Luna corners former Twitter exec on platform’s alleged collusion with FBI, other federal agencies” via Bradford Betz of Fox News — Rep. Luna took a former Twitter executive to task over the platform’s alleged collusion with federal agencies to block a story about Hunter Biden in the run-up to the 2020 election. Speaking at a House Oversight and Accountability Committee hearing, Luna shared a flowchart showing that federal agencies and social media companies, including Twitter, were all communicating on a private cloud server called Jira. Luna questioned Yoel Roth, Twitter’s former global head of trust and safety, whether he remembered his communication with federal agencies on a private cloud server to remove a posting in the run-up to the 2020 Election.

This Gen Z Democrat is deftly skewering right-wing fantasies” via Greg Sargent of The Washington Post — Young, rising Democrats such as Reps. Maxwell Frost and Alexandria Ocasio-Cortez are putting their stamp on the party by modeling how to break through the informational clutter. “Oftentimes, our party has a problem with having a simplified message that’s able to cut through all the noise,” Frost said. While Democrats sometimes respond to things like the “open borders” claim with high dudgeon, here the tone is one of mockery and contempt. Outrage risks “elevating” weak claims, while mockery “diminishes” them, he said.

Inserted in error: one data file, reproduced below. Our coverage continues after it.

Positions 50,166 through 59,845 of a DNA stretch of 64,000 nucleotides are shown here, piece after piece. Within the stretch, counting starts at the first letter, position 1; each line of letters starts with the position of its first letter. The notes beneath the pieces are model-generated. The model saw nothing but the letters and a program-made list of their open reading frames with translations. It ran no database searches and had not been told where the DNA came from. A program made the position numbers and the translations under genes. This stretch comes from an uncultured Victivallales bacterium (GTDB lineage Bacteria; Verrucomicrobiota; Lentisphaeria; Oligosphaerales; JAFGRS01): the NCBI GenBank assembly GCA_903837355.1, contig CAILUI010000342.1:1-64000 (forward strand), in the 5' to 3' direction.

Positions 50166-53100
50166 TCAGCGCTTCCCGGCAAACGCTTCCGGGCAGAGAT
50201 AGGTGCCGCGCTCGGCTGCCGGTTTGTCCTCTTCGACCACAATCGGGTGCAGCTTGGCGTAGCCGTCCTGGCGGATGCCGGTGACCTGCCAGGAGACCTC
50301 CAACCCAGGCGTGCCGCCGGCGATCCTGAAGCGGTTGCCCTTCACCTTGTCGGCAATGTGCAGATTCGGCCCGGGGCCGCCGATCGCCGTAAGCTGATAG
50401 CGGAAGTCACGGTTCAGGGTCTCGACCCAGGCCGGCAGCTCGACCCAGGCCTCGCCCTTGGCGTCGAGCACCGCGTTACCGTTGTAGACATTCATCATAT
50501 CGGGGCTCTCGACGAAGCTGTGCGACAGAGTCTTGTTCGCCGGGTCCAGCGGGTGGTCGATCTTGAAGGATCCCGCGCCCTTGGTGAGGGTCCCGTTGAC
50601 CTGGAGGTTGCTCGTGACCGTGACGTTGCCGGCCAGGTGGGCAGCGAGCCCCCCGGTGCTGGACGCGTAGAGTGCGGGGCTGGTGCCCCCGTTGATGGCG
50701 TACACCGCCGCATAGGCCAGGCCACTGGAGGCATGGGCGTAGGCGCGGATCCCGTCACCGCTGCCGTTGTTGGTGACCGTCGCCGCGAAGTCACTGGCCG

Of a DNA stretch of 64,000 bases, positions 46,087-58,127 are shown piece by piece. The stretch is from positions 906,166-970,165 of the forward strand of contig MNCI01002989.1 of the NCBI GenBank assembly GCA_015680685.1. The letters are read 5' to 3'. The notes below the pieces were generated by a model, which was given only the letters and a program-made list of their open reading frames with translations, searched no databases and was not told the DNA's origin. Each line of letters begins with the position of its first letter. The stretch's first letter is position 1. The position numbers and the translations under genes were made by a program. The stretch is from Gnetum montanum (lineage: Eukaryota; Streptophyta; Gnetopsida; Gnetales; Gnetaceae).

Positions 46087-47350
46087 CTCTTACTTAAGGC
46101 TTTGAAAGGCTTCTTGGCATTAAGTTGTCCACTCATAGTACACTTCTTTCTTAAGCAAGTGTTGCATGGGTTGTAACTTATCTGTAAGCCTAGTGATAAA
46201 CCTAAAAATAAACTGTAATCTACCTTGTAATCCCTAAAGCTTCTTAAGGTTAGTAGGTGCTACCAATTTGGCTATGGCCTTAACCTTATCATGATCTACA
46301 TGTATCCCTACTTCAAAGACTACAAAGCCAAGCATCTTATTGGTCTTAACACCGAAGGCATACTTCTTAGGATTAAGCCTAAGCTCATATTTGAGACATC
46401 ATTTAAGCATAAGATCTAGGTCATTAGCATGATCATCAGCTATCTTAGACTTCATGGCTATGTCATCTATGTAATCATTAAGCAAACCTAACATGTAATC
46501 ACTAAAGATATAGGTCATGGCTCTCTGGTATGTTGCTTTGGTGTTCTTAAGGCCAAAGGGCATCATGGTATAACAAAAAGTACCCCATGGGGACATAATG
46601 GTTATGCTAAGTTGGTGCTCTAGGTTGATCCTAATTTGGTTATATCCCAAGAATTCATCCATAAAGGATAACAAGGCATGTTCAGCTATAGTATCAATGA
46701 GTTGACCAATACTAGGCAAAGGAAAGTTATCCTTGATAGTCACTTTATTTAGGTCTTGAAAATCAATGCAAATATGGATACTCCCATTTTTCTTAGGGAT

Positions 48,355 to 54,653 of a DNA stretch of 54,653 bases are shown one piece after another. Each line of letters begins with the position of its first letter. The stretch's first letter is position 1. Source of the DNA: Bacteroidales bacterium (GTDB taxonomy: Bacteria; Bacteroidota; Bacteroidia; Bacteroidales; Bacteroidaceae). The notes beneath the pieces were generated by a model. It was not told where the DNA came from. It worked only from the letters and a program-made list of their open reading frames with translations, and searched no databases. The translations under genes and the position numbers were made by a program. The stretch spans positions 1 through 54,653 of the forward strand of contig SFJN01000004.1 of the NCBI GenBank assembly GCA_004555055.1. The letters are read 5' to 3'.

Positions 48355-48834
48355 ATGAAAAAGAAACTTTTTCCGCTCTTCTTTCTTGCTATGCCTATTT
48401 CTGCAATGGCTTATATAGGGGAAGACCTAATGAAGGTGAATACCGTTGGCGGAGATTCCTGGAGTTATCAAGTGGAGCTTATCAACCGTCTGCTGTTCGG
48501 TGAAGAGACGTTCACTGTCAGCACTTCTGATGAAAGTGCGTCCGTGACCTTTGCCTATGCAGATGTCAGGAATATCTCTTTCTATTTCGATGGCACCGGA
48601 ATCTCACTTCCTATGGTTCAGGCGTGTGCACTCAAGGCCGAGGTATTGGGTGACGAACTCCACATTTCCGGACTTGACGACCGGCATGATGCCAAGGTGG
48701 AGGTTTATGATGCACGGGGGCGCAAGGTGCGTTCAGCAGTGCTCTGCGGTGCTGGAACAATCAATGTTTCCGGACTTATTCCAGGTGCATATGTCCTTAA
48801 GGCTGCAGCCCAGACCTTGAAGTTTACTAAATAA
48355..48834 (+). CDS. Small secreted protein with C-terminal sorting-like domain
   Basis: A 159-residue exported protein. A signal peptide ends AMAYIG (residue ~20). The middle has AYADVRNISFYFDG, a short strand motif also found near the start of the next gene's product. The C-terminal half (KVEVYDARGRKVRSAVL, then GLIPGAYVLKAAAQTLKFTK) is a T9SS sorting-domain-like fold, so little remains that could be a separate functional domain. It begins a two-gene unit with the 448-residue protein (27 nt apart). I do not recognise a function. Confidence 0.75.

Jared Moskowitz announces initiative to break bread with Republicans over lunch” via Anne Geggis of Florida Politics — It’s unlikely that this event will have anyone yelling, “Liar!” On the heels of a State of the Union address featuring new levels of partisan raucousness, U.S. Rep. Moskowitz is aiming to warm up collegial feelings across the aisle by taking one of his Republican colleagues out to lunch once a week and he’s picking up the check. For his first outing, he took Republican U.S. Rep. Anna Paulina Luna of St. Petersburg to Talay Thai, an Asian restaurant. “We must show the American people that you can adamantly disagree with your neighbor and still act normal,” Moskowitz said in a prepared statement about his bipartisan lunch initiative.

House Democrat Shelia Cherfilus-McCormick says Democrats need a ‘come to Jesus moment’” via Grayson Bakich of The Floridian — In a recent interview, Rep. Cherfilus-McCormick discussed the state of the Florida Democratic Party, even as state Democrats look to former state Sen. Annette Taddeo, and possibly former Agriculture Commissioner Nikki Fried, to possibly lead them. “There really is an absence of leadership,” she says, saying whatever leadership it currently has is “ineffective.” Additionally, McCormick says DeSantis gave the Republican Party a “burst of energy” that enabled their midterm victory. Rep. Cherfilus-McCormick expresses that her party “hasn’t embraced the generational shift.”

Shelia Cherfilus-McCormick wants Democrats to face reality.

What we know about the unidentified object shot down over Alaska” via Haley Britzky, Natasha Bertrand and Aaron Pellish of CNN — An unidentified object was shot down 10 miles off the frozen coast of Alaska on Friday afternoon, U.S. officials announced, but details about the object are scarce. U.S. military pilots sent up to examine the object gave conflicting accounts of what they saw, which is part of the reason why the Pentagon has been cautious in describing what the object actually is. The incident marked the second time that U.S. jets had taken down an object in less than a week, following the shooting down of a suspected Chinese spy balloon off the coast of South Carolina last week.